Austin College announced the public kickoff of a $125 million fundraising campaign Saturday morning in an effort to enhance the school’s facilities, scholarship offerings and endowment.
AC President Steven P. O’Day outlined the goals of the POWER Austin College campaign at the Wright Campus Center before a crowd of students, staff and alumni — many of whom were on hand to celebrate the college’s homecoming weekend. The campaign has remained in a “quiet phase” for the past three years, O’Day said, but has already reached 75 percent of its goal.
“It’s a historic day for the college actually,” O’Day said. “This is the largest campaign that the college has ever undertaken. It’s at a point where we have such momentum, optimism, enthusiasm and energy on our campus that this just feels like the exact, right moment to embark on this.”
O’Day said the 2017-2018 fiscal year was Austin College’s most successful ever in terms of fundraising, with $31 million collected. Contributions made under the POWER campaign include a $1 million gift for renovations to Wynne Chapel, a $4 million donation in support of STEM education and a $9 million gift to fund four chair positions in the college’s social science, physical science and humanities departments, as well as AC’s Center for Research, Experiential and Transformative Education. O’Day credited last year’s fundraising success on concerted efforts to raise the school’s public profile and said the three target areas of the campaign showed donors that Austin College was well aware of its responsibilities as an academic institution.
“Some of our facilities are due for a refresh — it’s the nature of colleges and universities today that you have to address that,” O’Day said. “When you grow the endowment, you’re positioning and stabilizing the college for success in the future, in perpetuity. And we have to do what we can to make sure that a college education remains accessible and affordable.”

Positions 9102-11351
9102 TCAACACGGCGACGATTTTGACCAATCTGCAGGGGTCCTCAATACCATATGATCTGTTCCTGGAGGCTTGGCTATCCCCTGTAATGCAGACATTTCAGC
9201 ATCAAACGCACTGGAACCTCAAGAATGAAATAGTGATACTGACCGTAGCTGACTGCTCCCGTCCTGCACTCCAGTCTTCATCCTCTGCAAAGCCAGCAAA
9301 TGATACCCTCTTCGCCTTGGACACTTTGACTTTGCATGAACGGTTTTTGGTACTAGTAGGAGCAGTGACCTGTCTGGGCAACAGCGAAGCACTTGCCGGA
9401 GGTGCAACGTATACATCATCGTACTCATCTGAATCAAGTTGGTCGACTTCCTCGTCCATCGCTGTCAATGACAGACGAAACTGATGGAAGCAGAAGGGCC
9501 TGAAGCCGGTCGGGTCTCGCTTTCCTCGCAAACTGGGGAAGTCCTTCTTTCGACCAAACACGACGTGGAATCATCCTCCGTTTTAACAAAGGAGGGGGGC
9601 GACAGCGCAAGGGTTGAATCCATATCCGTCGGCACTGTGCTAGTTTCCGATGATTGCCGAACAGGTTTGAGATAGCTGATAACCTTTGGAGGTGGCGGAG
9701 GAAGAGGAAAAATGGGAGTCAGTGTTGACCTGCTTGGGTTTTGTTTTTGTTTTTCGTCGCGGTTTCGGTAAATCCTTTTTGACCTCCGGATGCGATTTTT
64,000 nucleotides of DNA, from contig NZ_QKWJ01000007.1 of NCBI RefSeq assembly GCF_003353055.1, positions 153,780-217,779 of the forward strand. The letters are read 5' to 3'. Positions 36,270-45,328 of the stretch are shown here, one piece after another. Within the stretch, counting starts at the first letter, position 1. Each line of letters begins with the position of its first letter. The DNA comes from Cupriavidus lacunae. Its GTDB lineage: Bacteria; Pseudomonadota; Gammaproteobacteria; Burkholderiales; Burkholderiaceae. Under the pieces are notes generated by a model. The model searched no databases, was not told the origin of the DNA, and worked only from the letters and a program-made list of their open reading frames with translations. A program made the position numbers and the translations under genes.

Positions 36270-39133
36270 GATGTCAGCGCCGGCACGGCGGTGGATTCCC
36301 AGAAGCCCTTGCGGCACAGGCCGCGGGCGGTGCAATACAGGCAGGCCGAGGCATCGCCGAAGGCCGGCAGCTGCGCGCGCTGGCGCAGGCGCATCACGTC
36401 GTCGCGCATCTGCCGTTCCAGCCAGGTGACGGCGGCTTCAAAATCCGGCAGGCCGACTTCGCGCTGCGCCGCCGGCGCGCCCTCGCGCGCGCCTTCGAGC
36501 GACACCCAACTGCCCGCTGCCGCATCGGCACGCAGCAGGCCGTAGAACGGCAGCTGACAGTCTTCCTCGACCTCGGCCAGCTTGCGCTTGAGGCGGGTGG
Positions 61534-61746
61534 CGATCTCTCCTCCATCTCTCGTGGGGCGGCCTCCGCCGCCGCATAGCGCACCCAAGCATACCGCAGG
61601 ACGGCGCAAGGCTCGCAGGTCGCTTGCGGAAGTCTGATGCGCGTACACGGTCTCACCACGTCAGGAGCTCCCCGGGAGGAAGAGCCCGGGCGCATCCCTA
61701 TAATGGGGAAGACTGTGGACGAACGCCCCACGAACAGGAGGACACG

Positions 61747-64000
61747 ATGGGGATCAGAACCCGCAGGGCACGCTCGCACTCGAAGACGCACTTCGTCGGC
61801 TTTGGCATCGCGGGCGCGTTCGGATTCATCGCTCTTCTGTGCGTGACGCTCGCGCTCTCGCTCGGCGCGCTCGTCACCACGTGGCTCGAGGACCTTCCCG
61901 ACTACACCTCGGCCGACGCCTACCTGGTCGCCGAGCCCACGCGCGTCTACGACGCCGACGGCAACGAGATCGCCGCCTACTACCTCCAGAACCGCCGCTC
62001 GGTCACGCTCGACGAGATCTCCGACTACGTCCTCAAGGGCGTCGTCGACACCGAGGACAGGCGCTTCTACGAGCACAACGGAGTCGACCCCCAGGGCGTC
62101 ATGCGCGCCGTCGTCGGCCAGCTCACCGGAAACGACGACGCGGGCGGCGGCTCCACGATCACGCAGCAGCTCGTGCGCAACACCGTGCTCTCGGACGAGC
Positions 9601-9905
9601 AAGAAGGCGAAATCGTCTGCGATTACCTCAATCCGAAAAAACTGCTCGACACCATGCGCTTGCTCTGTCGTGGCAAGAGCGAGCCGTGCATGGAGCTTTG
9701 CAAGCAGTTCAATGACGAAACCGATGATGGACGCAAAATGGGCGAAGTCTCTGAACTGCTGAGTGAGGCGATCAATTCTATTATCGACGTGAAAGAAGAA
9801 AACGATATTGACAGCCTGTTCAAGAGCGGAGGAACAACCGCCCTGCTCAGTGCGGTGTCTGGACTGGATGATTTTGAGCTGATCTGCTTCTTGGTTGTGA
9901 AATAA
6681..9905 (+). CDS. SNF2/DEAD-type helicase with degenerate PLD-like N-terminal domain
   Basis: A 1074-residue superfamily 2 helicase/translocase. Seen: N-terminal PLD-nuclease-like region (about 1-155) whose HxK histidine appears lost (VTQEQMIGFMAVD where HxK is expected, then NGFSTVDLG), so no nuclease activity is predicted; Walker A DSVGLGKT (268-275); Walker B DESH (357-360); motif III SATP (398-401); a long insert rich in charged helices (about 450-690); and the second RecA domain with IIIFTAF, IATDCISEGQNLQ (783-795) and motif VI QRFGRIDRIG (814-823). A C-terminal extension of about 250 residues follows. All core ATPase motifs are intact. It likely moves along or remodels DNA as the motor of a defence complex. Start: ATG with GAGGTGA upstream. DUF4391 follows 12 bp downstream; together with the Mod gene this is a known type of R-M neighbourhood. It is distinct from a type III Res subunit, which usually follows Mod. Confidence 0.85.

AC Senior and Student Body President Clarissa Caballero attended the announcement event Saturday and said she was glad to see the school use its campaign to invest in students. Caballero said the affordability of her education — made so by scholarships and grants — was crucial to her pursuit of a college degree.
“I wouldn’t be here if it weren’t for scholarships,” Caballero said. “And I know that there are a lot of other students who also wouldn’t be here without scholarships, either.”
Caballero said she plans to pursue her master’s degree after earning her bachelor’s next spring and that she’ll be on campus until at least 2020. Though her departure will likely precede the estimated three to five year completion of the POWER projects, Caballero said she would return as a proud alumna to see the changes.
“It’s definitely a place that I’m going to be coming back to,” Caballero said. “So I know that I eventually will be able to see the fruits of everything that is happening now and that’ll be good to see.”
O’Day expressed optimism that the POWER campaign would achieve it’s financial goal before long, but said each and every donation, no matter the size, would be well-earned.
“I’m confident that we’ll get there, but we’ll still work hard to do it,” O’Day said.